Written by Professional Academy Management and Leadership Tutor, Kathryn Knights
How did you react the last time someone asked you to do something at work that you didn’t want to do? Maybe your blood began to lightly simmer or you flew completely off the handle. This is a sign that your fight versus flight response is kicking in and it can make you behave in a way that you live to regret later. So what can you do to see problems more clearly and to make better choices about how you will react to them?
I’ve mentioned mindfulness in a previous blog, so if you aren’t familiar with the term or you’re unsure what it is, here are a couple of definitions to help clarify things:
Mindfulness can help to reduce the feelings of extreme emotional highs and lows (fight versus flight) by helping you take control of your mind in the present moment.
When there is a perceived threat to survival we fight or fly. We’re hard wired to go into this mode because when we were hunter gathers that same state helped us to make decisions quickly and get out of dangerous situations that could have seen us get eaten!
Luckily the workplace is a safer environment, but we still have modern-day stresses like huge workloads that our body still treats as threats. As a result you may feel as if you're constantly under attack and that you want to fight or fly.
When your fight or flight response is triggered your hypothalamus, a tiny region at your brain's base, sets off an alarm system in your body. Adrenaline and cortisol (along with other hormones) are released. Adrenaline increases your heart rate and blood pressure. Cortisol suppresses your immune system and curbs functions that would be nonessential or detrimental in a fight or flight situation.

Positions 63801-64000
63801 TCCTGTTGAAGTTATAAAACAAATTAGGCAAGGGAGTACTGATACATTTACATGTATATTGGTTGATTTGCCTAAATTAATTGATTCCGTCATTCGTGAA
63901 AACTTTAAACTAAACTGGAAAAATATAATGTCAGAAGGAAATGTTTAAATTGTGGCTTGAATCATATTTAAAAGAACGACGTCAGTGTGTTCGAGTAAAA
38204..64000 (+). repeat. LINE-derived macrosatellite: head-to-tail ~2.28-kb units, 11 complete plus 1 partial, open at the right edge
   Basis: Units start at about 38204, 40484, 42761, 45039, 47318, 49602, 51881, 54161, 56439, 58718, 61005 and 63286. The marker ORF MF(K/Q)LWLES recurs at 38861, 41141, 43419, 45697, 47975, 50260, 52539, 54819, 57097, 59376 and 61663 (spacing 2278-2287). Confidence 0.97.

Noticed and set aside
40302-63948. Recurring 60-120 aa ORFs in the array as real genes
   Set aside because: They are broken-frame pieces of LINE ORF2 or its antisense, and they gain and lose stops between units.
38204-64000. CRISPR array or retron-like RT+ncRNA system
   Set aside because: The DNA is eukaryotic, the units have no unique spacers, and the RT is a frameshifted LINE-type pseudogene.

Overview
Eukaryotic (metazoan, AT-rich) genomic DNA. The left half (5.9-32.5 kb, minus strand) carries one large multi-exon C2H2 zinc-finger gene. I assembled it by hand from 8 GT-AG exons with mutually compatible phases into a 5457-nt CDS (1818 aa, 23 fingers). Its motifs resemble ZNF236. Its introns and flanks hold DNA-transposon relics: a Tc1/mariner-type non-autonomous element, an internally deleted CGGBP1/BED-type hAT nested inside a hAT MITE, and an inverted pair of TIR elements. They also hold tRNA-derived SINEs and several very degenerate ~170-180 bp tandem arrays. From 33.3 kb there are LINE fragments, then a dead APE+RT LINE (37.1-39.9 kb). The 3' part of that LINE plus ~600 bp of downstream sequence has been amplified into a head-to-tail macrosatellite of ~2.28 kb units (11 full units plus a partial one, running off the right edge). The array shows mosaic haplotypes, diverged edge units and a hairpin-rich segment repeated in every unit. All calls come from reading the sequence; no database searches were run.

Continual activation of the fight or flight response can disrupt almost all of your body's processes.
This is where mindfulness helps because you can catch yourself before you explode. For example, if your line manager asks you to stay late at work, rather than flying off the handle you would have a reasoned conversation with them to agree a solution.
When you think mindfully you are fully active in the present moment. It assists you with cultivating helpful thinking patterns that will help you to think more rationally and move into problem solving mode and away from emotional mode.
When you multi-task you make more mistakes and you take longer to do things. In fact, we never really multi-task we switch tasks.
When you switch from one task to another you would think that your attention is coming with you, but it isn’t.
Cal Newport (author of Deep Work) and Sophie Leroy (Professor at the University of Minnesota) have both mentioned attention residue in relation to task switching.
In Sophie Leroy’s 2009 paper ‘Why is it so hard to do my work?’ she states that when you switch from task A to task B there is a residue of attention on the previous task. That residue gets very thick if the task you were working on previously was a shallow task e.g. social media checking.
The more you switch the less productive you will be and the more stressed you will feel – triggering the fight or flight response.
The two-step strategy you must adopt if you want to behave more mindfully is to:
As with most skills, mindfulness takes practice. The following short exercises will help you become more mindful:
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